- Dec 30, 2012
In a recent thread on Twitter, Edward Snowden broke down how he would use a smartphone, if he had to. For someone like him, using a smartphone is dangerous. He explains why:
Even with "location permissions" disabled, the radios in the phone connect and report your presence to nearby cell towers, which then create records that are kept forever. iOS and Android both conceal uncountable numbers of programming flaws, known as security vulnerabilities. Common apps like iMessage or web browsers are dangerous: you can be hacked.
If he had to use a phone, he wouldn’t buy a normal off the shelf iPhone or Android device like everyone else. He would use @DanielMicay's @GrapheneOS as the base operating system. He would physically disconnect the microphones and keep the radios (cellular, wifi, and bluetooth) turned off when he didn't need them. He would route all his network traffic through the @torproject network. He wouldn't use WiFi at home, because global maps of every wireless access point's unique ID—including yours—are free and constantly updated. For network access, he would use Ethernet; yes, Ethernet on a phone.
Even with all of these precautions, he still wouldn't consider a smartphone "safe," merely "safer." The technologies underpinning our most basic systems of communication are insecure, and often insecure by design.
His main point is not that you should use a phone like him, it’s that you shouldn't have to.Privacy should not be a privilege, but because the legal system is broken, the average person today stands, at every stage of life, naked before the eyes of corporations and governments. This system of predation has survived for so long because it occurs under the illusion of consent, but you were never asked your opinion in a way that could change the outcome. On the most consequential redistribution of power in modern life, you were never granted a vote.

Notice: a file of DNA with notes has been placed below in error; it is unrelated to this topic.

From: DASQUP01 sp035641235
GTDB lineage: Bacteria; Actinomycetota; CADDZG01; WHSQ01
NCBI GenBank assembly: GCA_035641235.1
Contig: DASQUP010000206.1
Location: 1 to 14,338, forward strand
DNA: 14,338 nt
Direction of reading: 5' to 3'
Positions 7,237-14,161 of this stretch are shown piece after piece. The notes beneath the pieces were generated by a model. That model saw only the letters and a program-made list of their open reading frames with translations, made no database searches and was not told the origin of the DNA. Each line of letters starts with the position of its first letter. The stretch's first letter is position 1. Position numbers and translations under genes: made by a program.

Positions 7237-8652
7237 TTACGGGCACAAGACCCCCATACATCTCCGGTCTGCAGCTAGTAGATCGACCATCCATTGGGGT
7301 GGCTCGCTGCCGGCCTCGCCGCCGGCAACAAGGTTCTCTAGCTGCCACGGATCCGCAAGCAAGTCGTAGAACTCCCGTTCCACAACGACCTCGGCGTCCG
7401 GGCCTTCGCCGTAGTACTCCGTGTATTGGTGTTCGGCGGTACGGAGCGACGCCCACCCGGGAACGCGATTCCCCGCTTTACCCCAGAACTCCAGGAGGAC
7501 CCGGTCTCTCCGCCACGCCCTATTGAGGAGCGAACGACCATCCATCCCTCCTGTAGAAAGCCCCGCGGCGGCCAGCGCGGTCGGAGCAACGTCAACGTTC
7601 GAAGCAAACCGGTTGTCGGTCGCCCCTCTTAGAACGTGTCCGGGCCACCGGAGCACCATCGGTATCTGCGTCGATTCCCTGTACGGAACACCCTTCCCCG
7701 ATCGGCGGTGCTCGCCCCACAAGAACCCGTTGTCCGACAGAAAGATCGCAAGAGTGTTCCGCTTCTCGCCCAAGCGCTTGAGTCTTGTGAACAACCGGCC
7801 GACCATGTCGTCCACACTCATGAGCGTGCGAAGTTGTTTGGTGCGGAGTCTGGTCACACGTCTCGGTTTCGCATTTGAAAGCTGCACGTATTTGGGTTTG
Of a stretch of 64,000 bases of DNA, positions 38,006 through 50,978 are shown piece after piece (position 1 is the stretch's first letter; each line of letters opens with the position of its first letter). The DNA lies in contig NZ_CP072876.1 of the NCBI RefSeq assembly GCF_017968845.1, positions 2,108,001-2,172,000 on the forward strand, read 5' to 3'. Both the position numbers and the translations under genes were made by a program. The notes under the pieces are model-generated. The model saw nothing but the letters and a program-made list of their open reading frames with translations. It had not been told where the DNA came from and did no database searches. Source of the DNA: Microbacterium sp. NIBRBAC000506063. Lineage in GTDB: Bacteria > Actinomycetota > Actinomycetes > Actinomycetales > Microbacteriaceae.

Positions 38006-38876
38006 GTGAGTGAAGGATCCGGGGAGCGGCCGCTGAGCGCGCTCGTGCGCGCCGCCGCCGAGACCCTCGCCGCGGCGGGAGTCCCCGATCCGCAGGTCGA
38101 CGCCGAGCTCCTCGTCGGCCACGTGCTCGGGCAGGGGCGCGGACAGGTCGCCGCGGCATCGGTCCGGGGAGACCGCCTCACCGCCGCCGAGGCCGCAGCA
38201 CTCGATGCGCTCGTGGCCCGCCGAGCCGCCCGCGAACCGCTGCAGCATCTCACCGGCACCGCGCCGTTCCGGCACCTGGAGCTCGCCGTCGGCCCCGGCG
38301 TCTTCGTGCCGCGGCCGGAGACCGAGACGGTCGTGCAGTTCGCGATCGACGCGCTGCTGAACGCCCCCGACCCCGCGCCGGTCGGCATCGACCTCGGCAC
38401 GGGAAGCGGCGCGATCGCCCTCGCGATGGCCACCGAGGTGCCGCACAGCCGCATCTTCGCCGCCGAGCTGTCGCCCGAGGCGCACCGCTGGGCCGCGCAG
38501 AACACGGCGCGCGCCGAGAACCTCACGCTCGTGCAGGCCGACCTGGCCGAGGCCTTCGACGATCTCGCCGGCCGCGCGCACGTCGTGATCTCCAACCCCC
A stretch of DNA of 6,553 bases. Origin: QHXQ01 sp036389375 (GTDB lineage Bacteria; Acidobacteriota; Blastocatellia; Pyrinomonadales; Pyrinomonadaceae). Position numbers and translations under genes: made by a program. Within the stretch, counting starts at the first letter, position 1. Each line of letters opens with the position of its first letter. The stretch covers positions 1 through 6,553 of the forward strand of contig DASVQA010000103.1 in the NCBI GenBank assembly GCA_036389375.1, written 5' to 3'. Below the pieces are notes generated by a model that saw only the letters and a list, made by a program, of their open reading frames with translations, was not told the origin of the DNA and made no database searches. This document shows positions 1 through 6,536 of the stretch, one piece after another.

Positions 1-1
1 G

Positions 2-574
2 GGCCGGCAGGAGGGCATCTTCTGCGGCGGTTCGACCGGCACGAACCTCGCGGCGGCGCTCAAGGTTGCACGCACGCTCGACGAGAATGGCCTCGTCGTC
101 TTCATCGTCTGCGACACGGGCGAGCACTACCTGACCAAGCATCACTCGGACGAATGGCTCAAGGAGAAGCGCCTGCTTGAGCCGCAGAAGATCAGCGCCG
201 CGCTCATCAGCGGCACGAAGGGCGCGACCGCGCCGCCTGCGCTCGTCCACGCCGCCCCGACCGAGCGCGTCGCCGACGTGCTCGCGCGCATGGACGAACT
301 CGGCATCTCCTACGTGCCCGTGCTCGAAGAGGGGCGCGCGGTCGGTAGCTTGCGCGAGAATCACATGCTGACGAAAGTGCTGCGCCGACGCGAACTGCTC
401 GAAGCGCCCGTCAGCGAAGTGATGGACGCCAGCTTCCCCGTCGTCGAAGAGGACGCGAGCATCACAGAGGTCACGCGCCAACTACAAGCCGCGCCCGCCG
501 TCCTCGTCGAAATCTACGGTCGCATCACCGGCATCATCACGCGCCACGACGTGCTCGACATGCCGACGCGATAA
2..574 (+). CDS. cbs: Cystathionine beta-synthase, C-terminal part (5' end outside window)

The lie is that everything happening today is okay because ten years ago, you clicked a button that said "I agree." But you didn't agree to the 600 page contract: none of us read it. You were agreeing you needed a job; agreeing you needed directions, email, or even just a friend. It wasn't a choice, but the illusion of it. The consent you granted was never meaningful, because you never had an alternative. You clicked the button, or you lost the job. You clicked the button, or you were left behind. And the consequences were hidden for ten years.
They can point to the law and tell us this is legal. They can point to the world and say everything is okay.
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